However, ATV has seen a gradual decline in production quality and audience rating in recent years and faces financial difficulties. Its false report of death of Jiang Zemin severely damaged its credibility.[8] On 1 April 2015, Hong Kong's Executive Council gave notice that ATV's terrestrial television licence would not be renewed and that it would instead end on 1 April 2016.[9] RTHK and newcomer HKTVE (owned by Richard Li's PCCW which also owns the IPTV service Now TV) took over the frequencies of ATV since 2 April 2016. In May 2017, Fantastic Television started its free-to-air broadcast.


Main article: List of radio stations in Hong Kong

Book publishers

Sino United Publishing, formed in 1988 through merger of some of the historic publishing agencies, is Hong Kong's largest integrated publishing group. It has an estimated 80% share of the book publishing market.[10][2] It is Hong Kong's largest Chinese-language publishing group, has 51 retail outlets in the territory,[10] and is wholly owned by Central Government Liaison Office, which also owns newspaper titles Ta Kung Pao and Wen Wei Po.[2][11]


Main article: List of newspapers in Hong Kong

According to independent surveys conducted by The Chinese University of Hong Kong, South China Morning Post and Ming Pao are the most trusted newspapers in Hong Kong.[12]

The Chinese language newspapers Headline Daily, Oriental Daily News, Apple Daily and Sun Daily have the highest shares in the Hong Kong newspaper market, while the Hong Kong Economic Times is the best-selling financial newspaper. The Standard, a free tabloid with a mass market strategy, is the most widely circulated English newspaper by a significant margin. Its rival, South China Morning Post, Hong Kong's newspaper of record,[3] has the most paid subscribers among English-language papers in Hong Kong. Since its purchase by Malaysian tycoon Robert Kuok's Kerry Media The South China Morning Post has gradually become pro-China, pro-establishment publication. It was announced on 11 December 2015 that Alibaba Group would acquire the South China Morning Post from Robert Kuok, who has owned it since 1993.[3] Alibaba said that the acquisition was made out of the desire to improve China's image in light of the western bias of the journal.[13] The latest to join the newspaper scene is HK01, which launched in March 2016. As a Hong Kong-based advocacy media, HK01 are dedicated to disrupting discussion with interactive multimedia storytelling through the Web, print and physical space. Readers can take advantage of its in-depth reporting and all-round analysis in current affairs, local stories and lifestyle features that will help them evolve into critical thinkers.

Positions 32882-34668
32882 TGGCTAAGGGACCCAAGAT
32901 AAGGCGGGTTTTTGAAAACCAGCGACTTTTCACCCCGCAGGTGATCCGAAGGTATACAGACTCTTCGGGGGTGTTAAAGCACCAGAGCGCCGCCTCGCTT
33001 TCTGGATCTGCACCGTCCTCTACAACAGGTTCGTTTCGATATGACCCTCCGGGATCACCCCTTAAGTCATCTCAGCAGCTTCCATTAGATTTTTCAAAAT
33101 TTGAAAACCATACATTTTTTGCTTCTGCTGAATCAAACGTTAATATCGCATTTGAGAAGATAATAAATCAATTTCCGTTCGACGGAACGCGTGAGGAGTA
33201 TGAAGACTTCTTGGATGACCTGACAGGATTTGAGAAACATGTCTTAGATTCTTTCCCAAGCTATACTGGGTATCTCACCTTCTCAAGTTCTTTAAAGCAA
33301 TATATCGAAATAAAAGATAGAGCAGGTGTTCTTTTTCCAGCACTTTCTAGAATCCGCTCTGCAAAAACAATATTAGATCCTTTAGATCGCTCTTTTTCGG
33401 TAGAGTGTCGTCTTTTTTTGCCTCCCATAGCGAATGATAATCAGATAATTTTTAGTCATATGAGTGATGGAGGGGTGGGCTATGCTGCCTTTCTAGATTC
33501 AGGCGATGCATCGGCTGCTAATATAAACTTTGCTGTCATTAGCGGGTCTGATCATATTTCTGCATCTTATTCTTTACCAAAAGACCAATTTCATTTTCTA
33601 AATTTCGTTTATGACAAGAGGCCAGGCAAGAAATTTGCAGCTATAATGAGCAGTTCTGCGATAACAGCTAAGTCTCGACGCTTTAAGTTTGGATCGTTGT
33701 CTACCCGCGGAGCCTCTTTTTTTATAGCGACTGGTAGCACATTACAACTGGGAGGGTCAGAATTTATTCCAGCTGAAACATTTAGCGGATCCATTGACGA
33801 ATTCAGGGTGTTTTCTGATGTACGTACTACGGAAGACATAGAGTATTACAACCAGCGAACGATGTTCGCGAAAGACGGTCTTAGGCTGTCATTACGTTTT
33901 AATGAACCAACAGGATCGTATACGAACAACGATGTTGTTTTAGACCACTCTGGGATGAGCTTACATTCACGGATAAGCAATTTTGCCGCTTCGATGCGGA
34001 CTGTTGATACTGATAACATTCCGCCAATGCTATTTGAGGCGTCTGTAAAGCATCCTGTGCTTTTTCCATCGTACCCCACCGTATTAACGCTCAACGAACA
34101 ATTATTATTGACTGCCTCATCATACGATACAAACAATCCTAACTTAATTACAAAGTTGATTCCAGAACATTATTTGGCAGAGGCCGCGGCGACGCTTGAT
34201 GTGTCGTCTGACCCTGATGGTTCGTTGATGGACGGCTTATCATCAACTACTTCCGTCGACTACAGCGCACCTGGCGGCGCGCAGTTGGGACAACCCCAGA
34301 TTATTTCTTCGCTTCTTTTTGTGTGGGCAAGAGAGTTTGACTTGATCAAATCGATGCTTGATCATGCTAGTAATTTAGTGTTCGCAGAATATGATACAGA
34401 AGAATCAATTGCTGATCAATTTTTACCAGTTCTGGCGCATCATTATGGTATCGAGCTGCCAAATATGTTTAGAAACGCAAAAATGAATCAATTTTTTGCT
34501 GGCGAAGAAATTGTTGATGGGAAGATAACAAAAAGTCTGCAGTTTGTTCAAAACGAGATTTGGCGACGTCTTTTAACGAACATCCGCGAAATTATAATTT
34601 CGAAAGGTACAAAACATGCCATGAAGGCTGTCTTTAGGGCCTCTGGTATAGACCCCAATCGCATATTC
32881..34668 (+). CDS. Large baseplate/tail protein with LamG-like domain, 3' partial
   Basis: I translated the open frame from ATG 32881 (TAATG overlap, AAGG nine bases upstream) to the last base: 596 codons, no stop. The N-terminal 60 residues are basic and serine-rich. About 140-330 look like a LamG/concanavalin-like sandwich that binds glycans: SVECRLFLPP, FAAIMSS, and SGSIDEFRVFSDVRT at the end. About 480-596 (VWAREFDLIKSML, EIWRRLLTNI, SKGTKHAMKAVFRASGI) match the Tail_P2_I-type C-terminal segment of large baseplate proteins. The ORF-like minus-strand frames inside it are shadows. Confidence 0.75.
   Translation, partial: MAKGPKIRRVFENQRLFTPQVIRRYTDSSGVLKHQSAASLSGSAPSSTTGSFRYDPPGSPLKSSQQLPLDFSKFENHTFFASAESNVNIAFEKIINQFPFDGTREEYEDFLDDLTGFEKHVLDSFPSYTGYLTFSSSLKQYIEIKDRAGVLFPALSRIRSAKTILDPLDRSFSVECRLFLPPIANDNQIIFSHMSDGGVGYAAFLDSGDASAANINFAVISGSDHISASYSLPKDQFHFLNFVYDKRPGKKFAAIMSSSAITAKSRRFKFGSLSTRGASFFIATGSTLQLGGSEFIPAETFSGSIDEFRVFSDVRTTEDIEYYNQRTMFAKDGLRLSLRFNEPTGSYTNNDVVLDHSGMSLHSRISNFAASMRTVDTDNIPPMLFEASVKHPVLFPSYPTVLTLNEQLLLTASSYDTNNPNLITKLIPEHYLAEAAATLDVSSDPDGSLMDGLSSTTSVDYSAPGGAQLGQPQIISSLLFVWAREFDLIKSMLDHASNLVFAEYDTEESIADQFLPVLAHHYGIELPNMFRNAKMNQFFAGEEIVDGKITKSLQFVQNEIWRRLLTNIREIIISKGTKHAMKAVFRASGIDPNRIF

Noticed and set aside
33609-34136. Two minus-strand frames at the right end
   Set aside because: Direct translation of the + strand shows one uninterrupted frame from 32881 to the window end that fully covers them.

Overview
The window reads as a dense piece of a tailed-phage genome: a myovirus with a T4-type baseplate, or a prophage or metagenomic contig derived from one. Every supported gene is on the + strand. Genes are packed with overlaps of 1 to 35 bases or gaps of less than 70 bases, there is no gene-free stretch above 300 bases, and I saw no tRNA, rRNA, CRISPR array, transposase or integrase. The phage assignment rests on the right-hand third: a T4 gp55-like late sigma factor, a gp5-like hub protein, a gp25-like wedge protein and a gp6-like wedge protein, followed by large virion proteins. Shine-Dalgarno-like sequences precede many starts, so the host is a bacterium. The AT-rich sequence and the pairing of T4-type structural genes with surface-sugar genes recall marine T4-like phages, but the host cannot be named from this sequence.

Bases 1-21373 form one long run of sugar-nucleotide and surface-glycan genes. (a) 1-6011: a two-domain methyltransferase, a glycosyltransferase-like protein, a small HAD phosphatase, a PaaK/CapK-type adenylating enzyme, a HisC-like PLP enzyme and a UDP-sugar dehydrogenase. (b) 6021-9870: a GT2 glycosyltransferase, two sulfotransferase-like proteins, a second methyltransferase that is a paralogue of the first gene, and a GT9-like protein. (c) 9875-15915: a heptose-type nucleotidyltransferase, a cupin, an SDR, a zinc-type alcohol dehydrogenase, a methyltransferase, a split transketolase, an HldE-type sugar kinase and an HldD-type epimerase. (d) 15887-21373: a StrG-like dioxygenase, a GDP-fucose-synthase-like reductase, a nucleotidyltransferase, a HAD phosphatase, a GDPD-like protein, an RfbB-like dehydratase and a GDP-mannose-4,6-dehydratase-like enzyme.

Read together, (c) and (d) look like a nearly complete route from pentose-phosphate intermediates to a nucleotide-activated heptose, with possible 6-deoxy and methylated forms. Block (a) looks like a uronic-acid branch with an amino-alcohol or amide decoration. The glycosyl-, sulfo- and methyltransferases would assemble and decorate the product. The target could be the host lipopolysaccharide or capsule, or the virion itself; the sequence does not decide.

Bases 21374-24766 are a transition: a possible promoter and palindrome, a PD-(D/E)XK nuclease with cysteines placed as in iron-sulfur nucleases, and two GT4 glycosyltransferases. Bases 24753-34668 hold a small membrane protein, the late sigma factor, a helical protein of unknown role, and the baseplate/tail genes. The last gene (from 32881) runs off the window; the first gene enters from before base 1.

This list is incomplete; you can help by adding missing items. (December 2015)




Public space media

Online media

Media organisations

Media freedom

Although media freedom in Hong Kong is theoretically guaranteed by a bill of rights, the perceived freedom of the Hong Kong media according to the World Press Freedom Index ranks 61st out of 180 countries in 2014, having slid from 18th place in 2002.[15] Concerns have been brought about by a number of factors and high-profile incidents affecting the media. Pundits and journalists alike have been alarmed at the erosion of journalists' ability to report the news in an objective manner. Journalists have complained about sensitive news stories critical of the government that they have been under undisguised pressure to change or soften.[16] There has also been pressure on organisations including major financial institutions to pull advertising from newspapers that take a pro-democracy or anti-government stance, and the brazen attack on a respected newspaper editor;[17] All told, the incidence of censorship, political pressure to self-censor and intimidation is increasing, according to PEN American Center and the International Federation of Journalists.[17][18][19][20] The Hong Kong Journalists Association noted that there were at least 28 attacks on journalists covering the Umbrella Revolution.[19] The aggressive moves made by publishing houses controlled by Sino United Publishing against independent publishers particularly since the 2014 protests, the unexplained disappearance in 2015 of four individuals linked to an independent publisher of sensitive books, as well as the acquisition of Hong Kong's newspaper of record by Alibaba Group all increased fears of political encroachment on press freedom by parties closely linked to the communist regime.[13][21][22][23][24]

By 2021 its Reporters without Borders freedom ranking fell to 80.[25]